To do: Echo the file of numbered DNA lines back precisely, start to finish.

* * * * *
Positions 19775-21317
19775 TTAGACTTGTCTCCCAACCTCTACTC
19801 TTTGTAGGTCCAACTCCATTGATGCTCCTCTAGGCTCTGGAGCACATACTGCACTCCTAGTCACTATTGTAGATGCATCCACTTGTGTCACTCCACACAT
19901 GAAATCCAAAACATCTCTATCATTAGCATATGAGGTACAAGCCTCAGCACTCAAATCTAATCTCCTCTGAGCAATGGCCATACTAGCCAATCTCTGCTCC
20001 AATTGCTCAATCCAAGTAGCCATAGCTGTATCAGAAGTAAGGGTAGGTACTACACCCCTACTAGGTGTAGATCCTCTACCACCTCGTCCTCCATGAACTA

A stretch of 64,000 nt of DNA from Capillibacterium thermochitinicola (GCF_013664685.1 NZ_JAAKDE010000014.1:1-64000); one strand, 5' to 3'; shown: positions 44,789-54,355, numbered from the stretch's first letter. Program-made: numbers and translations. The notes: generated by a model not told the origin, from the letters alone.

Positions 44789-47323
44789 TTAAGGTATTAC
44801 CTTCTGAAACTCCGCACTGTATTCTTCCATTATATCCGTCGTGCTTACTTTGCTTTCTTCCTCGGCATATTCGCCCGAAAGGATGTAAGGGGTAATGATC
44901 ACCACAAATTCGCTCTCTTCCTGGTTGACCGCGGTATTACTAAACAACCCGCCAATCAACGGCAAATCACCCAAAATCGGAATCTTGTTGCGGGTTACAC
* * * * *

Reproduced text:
Positions 19775-21317
19775 TTAGACTTGTCTCCCAACCTCTACTC
19801 TTTGTAGGTCCAACTCCATTGATGCTCCTCTAGGCTCTGGAGCACATACTGCACTCCTAGTCACTATTGTAGATGCATCCACTTGTGTCACTCCACACAT
19901 GAAATCCAAAACATCTCTATCATTAGCATATGAGGTACAAGCCTCAGCACTCAAATCTAATCTCCTCTGAGCAATGGCCATACTAGCCAATCTCTGCTCC
20001 AATTGCTCAATCCAAGTAGCCATAGCTGTATCAGAAGTAAGGGTAGGTACTACACCCCTACTAGGTGTAGATCCTCTACCACCTCGTCCTCCATGAACTA

A stretch of 64,000 nt of DNA from Capillibacterium thermochitinicola (GCF_013664685.1 NZ_JAAKDE010000014.1:1-64000); one strand, 5' to 3'; shown: positions 44,789-54,355, numbered from the stretch's first letter. Program-made: numbers and translations. The notes: generated by a model not told the origin, from the letters alone.

Positions 44789-47323
44789 TTAAGGTATTAC
44801 CTTCTGAAACTCCGCACTGTATTCTTCCATTATATCCGTCGTGCTTACTTTGCTTTCTTCCTCGGCATATTCGCCCGAAAGGATGTAAGGGGTAATGATC
44901 ACCACAAATTCGCTCTCTTCCTGGTTGACCGCGGTATTACTAAACAACCCGCCAATCAACGGCAAATCACCCAAAATCGGAATCTTGTTGCGGGTTACAC